As I've mentioned in other posts, I am a member of the Church of Jesus Christ of Latter Day Saints, a phrase which is typically shortened to "I am LDS" but more commonly understand as "I am a Mormon." One of the things about us LDS people is that we have a huge respect for our ancestors and the history of our church. One major phase of this church history, which affected many LDS members' ancestors, was the pioneer trek.
Back a long time ago, the members of the LDS church were being persecuted and murdered and set on fire and put in jail and kicked out of every other state, apparently because Mormons are just so threatening. So a proclamation of a kind was sent out that everyone needed to head west, into what would become Utah. This resulted in a very long slew of very difficult and painful pioneer treks that involved lots of deaths. It's a really happy time. I had ancestors on these treks, although I think they were in the covered wagon treks, rather than the handcart treks.
Some of the worst treks, with the highest death rates, were the handcart treks, where basically everyone just pulled what they had behind them in a cart. No cows or horses or nice covered wagons or whatever else, just a cart with some belongings and a lot of people. This was tough.
Nowadays, the church celebrates these loyal members and their perseverance in the face of such trials. In honor of them, many different stakes (areas in which members reside) go on the Trek program, where the youth in the stake, those ages 13-18, get a chance to follow part of the trail and live a moment in the pioneer life. If you talk to an LDS person around my age, they may very well have been on a Trek, and they'll probably tell you it was amazing. I'm about to do that myself, though, so you don't need to ask them. Just read on!
Needless to say, I was not happy. This was all everyone was talking about, and I could see no conceivable way for me to join in, seeing as I couldn't walk even a half a mile without severe pain. This is before I went on medication for the fibromyalgia, so I had the full-on brunt of it still. So I was ticked off about the whole situation.
The bishop of our church, however, thought it was important that I go. He didn't push me too hard, but still hard enough that he got me thinking. He said we could work out accommodations. He promised it would be a great experience. But none of that got me to make the decision to go. No, I chose to go because my little brother, who had just turned 13, decided to go. And there was no way my little brother was going on Trek and I wasn't.
So we started working stuff out, and I started lamenting the fact that this had to happen. At the time, I was eating gluten-free, so not only did we have to work out how the heck I was gonna get anywhere, we also had to work out food. I was privy to a lot of information the others didn't have about this whole situation, like the menu for example. But I was still super grumpy. The main decision we ended up coming to, for my situation, was that I would spend Trek in a rickshaw.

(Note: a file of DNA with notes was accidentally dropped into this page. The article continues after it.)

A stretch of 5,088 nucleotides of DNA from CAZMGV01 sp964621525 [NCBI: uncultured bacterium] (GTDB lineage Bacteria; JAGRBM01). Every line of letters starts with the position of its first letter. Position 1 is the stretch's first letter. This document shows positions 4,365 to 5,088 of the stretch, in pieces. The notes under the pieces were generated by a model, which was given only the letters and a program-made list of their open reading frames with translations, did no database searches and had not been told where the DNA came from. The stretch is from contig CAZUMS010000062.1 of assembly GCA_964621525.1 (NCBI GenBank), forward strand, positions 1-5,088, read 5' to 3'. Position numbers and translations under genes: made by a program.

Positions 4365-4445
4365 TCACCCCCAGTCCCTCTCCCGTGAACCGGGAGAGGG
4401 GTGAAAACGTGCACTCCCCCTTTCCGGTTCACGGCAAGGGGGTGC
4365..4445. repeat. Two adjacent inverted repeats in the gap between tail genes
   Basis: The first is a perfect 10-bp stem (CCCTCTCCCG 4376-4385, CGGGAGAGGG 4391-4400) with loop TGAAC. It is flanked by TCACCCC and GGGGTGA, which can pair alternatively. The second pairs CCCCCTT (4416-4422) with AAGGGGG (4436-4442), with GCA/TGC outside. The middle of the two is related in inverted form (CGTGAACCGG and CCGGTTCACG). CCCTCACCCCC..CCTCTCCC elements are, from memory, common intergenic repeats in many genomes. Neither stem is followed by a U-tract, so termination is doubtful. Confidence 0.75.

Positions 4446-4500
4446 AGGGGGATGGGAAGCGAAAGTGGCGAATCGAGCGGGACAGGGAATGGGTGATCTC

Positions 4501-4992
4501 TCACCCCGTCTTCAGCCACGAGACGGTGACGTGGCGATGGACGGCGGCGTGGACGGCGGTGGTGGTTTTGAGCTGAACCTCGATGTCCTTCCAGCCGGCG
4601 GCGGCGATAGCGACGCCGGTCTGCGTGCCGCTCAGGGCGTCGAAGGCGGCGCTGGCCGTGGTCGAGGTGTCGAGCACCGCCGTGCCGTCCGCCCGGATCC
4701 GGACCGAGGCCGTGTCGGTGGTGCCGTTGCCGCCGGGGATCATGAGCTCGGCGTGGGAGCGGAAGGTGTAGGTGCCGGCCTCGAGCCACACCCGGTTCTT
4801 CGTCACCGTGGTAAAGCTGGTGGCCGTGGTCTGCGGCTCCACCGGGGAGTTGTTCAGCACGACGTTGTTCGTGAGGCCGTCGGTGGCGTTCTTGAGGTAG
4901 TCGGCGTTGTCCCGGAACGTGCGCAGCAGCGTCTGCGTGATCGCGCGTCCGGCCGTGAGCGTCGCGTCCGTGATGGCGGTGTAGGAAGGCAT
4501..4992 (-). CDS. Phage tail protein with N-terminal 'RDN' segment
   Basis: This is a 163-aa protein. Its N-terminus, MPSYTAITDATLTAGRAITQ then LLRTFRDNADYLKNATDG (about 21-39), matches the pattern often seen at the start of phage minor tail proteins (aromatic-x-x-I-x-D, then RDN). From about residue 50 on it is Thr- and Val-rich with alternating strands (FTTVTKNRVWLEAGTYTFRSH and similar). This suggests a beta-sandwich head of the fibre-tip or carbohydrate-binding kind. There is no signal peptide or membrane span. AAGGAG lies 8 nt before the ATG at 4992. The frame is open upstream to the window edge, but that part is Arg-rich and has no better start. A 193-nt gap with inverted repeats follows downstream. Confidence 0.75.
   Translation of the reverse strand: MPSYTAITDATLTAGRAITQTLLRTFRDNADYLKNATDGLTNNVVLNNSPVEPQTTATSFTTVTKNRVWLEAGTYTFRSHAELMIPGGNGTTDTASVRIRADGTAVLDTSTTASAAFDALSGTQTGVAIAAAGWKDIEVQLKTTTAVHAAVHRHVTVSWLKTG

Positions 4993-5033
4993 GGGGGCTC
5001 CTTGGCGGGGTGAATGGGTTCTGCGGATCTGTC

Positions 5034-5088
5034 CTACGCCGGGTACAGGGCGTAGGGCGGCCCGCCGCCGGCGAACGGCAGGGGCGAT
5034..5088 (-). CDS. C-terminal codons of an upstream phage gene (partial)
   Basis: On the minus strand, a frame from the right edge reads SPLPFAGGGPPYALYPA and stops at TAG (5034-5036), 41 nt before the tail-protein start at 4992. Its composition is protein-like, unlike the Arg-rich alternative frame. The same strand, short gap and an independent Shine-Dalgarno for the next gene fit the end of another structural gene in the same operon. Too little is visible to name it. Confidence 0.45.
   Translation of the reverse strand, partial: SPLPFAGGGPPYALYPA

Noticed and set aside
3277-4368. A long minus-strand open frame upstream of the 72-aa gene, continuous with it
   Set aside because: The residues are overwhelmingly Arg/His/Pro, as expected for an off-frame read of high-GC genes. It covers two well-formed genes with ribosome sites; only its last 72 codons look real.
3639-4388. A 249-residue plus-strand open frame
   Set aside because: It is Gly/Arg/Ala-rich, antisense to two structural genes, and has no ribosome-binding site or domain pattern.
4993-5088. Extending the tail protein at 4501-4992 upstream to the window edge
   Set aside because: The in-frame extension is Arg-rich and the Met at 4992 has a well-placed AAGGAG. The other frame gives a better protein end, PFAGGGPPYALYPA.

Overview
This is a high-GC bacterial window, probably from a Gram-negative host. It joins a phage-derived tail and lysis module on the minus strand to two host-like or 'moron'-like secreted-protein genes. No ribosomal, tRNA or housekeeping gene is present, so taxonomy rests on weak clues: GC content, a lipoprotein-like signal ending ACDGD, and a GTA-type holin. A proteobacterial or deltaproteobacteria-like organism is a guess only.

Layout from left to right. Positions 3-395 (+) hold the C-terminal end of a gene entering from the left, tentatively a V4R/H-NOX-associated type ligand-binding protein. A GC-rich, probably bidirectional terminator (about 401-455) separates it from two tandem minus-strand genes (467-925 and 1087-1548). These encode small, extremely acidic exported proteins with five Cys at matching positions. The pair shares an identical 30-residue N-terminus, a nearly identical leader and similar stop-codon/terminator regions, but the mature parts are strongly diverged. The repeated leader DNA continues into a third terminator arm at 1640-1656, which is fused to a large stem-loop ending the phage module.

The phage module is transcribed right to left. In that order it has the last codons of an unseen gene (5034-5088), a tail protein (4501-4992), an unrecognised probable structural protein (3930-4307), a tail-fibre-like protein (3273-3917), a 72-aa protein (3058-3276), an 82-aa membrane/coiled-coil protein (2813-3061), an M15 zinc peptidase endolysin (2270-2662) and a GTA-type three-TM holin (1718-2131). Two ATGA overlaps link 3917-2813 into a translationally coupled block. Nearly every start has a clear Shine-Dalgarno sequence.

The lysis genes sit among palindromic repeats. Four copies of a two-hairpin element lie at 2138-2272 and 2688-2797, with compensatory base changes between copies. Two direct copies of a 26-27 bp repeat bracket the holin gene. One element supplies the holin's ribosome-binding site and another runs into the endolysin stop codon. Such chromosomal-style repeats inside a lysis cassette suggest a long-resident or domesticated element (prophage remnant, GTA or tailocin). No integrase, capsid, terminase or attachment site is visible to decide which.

A rickshaw, for those of you who don't know, is a wheeled wooden seat that people pull. Take another look at that picture of me up top. Basically, I was going to be pulled through all of trek, just like a handcart full of stuff. And that ticked me off almost as much as not getting to go on Trek, because that meant I was making people work, because I was a poor disabled little munchkin. And they were going to hate me. I was sure of it.
Our Trek took place in the summer of 2011, after I turned seventeen. We'd just gotten over the initial scare of the Las Conchas fire, the biggest fire in NM history, which was still burning as we left. (I had rather hoped Trek'd be cancelled for it, but truly, it was a miracle that we all managed to make it.) We went in really nice fancy buses all the way up to Wyoming. I sat between my best friend, LaPriel, and my brother. We were all organized then into "families." There was a "Ma and Pa", a married church couple, and then a group of maybe five or six kids from different towns in each "family". I knew a couple of the them already, which was nice. Anyway, this was the group I would be with the entire Trek. We would organize activities as a family, we would walk together, and we shared tents.
We also had "teams". There were four teams comprised of multiple "families", and each team had a color and a quality. Our Trek motto was "Undaunted", and we had four qualities, taken from the scriptures, that we were meant to represent while on Trek. These were Courage, Faith, Obedience, and Charity. My team was Obedience.
When we got to Wyoming, we changed into our pioneer clothes. Of course, they weren't totally pioneer clothes, but we had to wear a plain button-up shirt, and for girls, a plain skirt. Girls also hand-made bonnets to wear on Trek. My mom made mine. Boys had to wear plain pants, a plain shirt, and a cowboy hat sort of thing. I had to wear my glasses, because no contacts were allowed. I didn't like that much. Anyway, we got on another bus and we went out to where we would set up camp. As we drove into camp, outside the window we saw a big set of handcarts, one for each "family", and there in the midst of the handcarts was a big blight--my rickshaw.
That's when I started crying. It was just so ridiculous and stupid to me, that I had to come on this Trek and sit in this stupid giant rickshaw, so conspicuous and silly, so everyone had to pull me, and why was I trying to go on a Trek where we'd be walking up to 13 miles a day when I couldn't walk? Even sitting in that rickshaw for all that time was going to be super uncomfortable. I would have to have blankets all over it and even then it would hurt.
I finally calmed down after a bit and went to sit there, feeling totally useless, as my "family" set up the tents and got everything ready for the night. The one thing I did love already was Wyoming itself. So beautiful. We set in for the night, and I waited, dreading the next day and the beginning of the actual walking.